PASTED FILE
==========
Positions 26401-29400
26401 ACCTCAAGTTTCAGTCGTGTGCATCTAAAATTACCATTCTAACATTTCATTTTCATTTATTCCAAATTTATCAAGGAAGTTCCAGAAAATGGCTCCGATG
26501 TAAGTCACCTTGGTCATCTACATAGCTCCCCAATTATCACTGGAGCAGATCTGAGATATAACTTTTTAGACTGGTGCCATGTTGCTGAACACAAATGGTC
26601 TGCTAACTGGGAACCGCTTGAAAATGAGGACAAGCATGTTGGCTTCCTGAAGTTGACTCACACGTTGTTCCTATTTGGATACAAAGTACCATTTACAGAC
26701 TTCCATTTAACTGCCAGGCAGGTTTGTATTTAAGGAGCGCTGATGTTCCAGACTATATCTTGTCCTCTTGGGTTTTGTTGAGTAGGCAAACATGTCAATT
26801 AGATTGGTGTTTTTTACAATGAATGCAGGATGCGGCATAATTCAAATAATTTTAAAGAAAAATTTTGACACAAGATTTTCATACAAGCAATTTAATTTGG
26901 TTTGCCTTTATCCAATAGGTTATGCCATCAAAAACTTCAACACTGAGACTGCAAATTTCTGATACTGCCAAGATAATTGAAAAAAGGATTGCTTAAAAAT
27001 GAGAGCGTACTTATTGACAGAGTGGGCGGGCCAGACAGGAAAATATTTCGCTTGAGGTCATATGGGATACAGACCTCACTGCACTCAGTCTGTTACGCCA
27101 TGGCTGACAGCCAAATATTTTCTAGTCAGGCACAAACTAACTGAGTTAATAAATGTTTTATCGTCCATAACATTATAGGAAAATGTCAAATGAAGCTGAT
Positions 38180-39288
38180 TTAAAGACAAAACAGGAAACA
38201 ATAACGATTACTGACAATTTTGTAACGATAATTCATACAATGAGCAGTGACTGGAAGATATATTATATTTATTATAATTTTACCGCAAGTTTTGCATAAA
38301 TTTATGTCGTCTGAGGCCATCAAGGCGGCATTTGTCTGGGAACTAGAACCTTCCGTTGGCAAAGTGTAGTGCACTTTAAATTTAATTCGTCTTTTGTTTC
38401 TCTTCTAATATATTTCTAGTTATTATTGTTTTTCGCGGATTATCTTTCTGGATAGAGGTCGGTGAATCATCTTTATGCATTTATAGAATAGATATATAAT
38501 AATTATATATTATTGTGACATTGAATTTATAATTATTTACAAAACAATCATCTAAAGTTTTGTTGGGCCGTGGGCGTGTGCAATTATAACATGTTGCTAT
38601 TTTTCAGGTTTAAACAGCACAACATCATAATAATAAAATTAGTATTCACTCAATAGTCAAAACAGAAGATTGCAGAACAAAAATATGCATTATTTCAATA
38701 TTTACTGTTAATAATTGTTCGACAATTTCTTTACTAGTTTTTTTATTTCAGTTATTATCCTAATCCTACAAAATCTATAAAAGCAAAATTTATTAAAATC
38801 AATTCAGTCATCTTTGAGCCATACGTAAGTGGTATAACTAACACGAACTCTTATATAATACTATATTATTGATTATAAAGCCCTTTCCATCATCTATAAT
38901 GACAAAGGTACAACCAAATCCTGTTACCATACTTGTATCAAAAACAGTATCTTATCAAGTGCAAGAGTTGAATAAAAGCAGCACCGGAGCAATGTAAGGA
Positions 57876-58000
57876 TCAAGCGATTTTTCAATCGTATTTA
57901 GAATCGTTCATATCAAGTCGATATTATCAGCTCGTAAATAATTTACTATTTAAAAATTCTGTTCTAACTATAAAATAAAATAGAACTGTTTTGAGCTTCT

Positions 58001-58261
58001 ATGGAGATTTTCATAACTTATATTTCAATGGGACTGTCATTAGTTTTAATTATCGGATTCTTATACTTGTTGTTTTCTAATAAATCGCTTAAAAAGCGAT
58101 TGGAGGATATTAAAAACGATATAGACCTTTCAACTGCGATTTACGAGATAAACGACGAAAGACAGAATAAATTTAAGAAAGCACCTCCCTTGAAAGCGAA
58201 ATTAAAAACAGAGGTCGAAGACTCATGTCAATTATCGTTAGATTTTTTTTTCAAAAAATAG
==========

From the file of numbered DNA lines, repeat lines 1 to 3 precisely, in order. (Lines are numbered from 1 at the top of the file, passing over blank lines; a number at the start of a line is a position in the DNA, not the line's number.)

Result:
Positions 26401-29400
26401 ACCTCAAGTTTCAGTCGTGTGCATCTAAAATTACCATTCTAACATTTCATTTTCATTTATTCCAAATTTATCAAGGAAGTTCCAGAAAATGGCTCCGATG
26501 TAAGTCACCTTGGTCATCTACATAGCTCCCCAATTATCACTGGAGCAGATCTGAGATATAACTTTTTAGACTGGTGCCATGTTGCTGAACACAAATGGTC